Time to manage Medicaid carePublished 1:02pm Tuesday, April 30, 2013
By DONALD WILLIAMSON / Guest Columnist
Medicaid reform proposals now in the Alabama Legislature could help save hundreds of millions of taxpayers’ dollars and improve medical care that the agency provides to about 940,000 lower-income and disabled Alabamians.
Medicaid is vital to meet the health care needs of our citizens; however, its huge costs must be controlled.
Medicaid in 2009 accounted for an estimated 16 percent of all healthcare spending in Alabama. The agency is budgeted to spend $5.98 billion in this fiscal year, about 22 percent of all state, local and federal dollars appropriated by the Legislature for 2013.
Medicaid is taking growing portions of the state’s General Fund, from 25 percent in the 2008 fiscal year to a budgeted 35 percent this year. Many factors driving this growth are beyond our control. For instance, the number of people served by Medicaid grew from about 750,000 people in 2008 to 938,000 last year, probably because of the recession.
But we can take steps to improve care and save money.
Alabama’s Medicaid agency now has little managed care, in which a case worker, doctor, or other professional oversees and coordinates the care of a Medicaid patient to find his or her best and most efficient treatment.
Legislation sponsored by state Sen. Greg Reed, R-Jasper, and state Rep. Jim McClendon, R-Springville, would open the door to locally controlled managed care. It would let hospitals, doctors, and other Alabama health providers form groups called regional care organizations that could sign contracts to provide medical care to Medicaid beneficiaries on the state’s behalf in return for negotiated payments per beneficiary.
The near-identical Medicaid managed-care bills, Senate Bill 340 by Sen. Reed and House Bill 454 by Rep. McClendon, say that Alabama’s Medicaid agency could sign a contract with a regional care organization only if it judged that care of Medicaid beneficiaries would be better, more efficient, and less costly than existing care.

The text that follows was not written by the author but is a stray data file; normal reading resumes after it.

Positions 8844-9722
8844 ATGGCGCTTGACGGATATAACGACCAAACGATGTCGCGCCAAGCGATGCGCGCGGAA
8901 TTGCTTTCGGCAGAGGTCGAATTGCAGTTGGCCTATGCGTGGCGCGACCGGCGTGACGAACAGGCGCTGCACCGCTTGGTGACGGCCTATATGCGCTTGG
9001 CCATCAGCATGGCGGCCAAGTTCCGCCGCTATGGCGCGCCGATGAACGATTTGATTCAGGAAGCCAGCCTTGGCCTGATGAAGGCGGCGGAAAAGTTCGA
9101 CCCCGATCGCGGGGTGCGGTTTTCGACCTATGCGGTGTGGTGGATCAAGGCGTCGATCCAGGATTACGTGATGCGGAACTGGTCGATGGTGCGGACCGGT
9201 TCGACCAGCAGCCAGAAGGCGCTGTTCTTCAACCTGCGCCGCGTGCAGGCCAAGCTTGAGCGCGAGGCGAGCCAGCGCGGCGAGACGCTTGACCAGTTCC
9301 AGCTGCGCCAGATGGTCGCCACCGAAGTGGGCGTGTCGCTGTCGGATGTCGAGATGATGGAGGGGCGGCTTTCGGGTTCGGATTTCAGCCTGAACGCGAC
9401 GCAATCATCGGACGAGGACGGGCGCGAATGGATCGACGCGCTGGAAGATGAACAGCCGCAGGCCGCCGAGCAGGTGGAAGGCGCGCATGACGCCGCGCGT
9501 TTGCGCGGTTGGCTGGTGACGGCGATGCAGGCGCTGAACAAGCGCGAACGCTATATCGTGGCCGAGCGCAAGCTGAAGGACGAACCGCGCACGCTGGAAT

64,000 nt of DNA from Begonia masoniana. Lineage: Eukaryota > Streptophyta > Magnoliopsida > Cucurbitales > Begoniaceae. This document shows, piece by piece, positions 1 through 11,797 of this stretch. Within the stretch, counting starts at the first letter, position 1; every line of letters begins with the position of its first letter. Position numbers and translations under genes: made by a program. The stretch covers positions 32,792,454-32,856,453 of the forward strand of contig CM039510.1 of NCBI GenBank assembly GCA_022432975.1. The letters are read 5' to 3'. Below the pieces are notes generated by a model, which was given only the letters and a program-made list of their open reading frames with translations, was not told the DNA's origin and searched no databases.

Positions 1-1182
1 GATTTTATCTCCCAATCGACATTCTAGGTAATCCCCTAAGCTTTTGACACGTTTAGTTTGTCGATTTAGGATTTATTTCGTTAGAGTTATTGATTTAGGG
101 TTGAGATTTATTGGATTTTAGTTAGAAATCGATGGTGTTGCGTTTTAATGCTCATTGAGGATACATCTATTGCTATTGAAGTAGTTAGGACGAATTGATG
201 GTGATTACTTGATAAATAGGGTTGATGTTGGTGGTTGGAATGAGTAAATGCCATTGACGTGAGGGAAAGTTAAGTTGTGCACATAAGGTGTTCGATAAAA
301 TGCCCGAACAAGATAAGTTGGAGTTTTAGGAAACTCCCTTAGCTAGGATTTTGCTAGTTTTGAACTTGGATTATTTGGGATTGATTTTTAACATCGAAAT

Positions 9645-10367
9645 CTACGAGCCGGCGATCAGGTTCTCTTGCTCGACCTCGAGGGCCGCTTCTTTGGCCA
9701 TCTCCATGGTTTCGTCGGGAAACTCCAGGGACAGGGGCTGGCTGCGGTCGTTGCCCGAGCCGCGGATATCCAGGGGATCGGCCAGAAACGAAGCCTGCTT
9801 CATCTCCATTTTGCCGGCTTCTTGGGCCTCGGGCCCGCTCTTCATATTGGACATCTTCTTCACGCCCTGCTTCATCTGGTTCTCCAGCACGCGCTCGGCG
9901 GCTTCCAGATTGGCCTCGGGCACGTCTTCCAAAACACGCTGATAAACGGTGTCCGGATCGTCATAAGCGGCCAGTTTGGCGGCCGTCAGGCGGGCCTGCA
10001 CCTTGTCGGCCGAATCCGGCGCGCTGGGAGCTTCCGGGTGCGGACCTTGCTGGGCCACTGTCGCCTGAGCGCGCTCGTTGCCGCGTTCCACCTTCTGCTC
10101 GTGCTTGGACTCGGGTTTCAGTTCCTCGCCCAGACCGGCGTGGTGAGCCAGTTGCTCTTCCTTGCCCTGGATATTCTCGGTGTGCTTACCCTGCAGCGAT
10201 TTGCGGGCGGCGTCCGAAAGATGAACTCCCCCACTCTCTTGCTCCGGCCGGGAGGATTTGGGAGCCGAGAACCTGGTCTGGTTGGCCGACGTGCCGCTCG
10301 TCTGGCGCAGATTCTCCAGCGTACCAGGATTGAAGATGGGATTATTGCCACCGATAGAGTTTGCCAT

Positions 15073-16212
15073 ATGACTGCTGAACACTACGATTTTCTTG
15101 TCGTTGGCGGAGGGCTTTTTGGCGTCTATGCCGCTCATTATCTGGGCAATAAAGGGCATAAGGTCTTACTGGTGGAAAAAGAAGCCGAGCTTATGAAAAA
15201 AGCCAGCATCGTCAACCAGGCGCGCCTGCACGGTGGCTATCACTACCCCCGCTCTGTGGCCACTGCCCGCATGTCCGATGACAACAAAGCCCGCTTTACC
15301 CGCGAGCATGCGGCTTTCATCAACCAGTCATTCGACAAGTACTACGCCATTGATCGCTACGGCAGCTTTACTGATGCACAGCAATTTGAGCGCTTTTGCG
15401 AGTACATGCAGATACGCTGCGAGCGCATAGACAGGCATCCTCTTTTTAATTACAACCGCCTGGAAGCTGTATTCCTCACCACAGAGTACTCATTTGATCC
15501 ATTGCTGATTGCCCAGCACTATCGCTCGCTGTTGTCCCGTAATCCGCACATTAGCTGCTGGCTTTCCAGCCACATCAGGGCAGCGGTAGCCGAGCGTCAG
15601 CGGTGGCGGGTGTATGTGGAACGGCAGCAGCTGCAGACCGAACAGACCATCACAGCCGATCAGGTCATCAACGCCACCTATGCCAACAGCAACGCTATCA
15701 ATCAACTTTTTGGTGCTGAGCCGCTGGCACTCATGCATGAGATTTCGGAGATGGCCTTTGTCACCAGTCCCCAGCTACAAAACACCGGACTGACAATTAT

Medicaid’s actuary estimates that a managed-care system would reduce projected Medicaid spending in Alabama by $750 million to $1 billion in total Medicaid spending from fiscal year 2015-2019.
A 33-member advisory committee formed by Gov. Robert Bentley, which the Governor asked me to chair, recommended in January that Alabama be divided into regions, and that a community-led network coordinate the health care of Medicaid patients in each region.
The legislation sponsored by Sen. Reed and Rep. McClendon would help bring those recommendations to life.
Sen. Reed and Rep. McClendon have worked long hours, talking with other lawmakers and with dozens of people representing hospitals, doctors, civic coalitions, and other groups, in an effort to pass a law that would protect Medicaid patients, health-care providers, and Alabama taxpayers.
I want to thank them and Gov. Bentley for their leadership on this legislation. This legislation is the start of a journey that will result in Medicaid transformation in Alabama.
Dr. Donald Williamson is the state health officer and chair of the Alabama Medicaid Advisory Commission.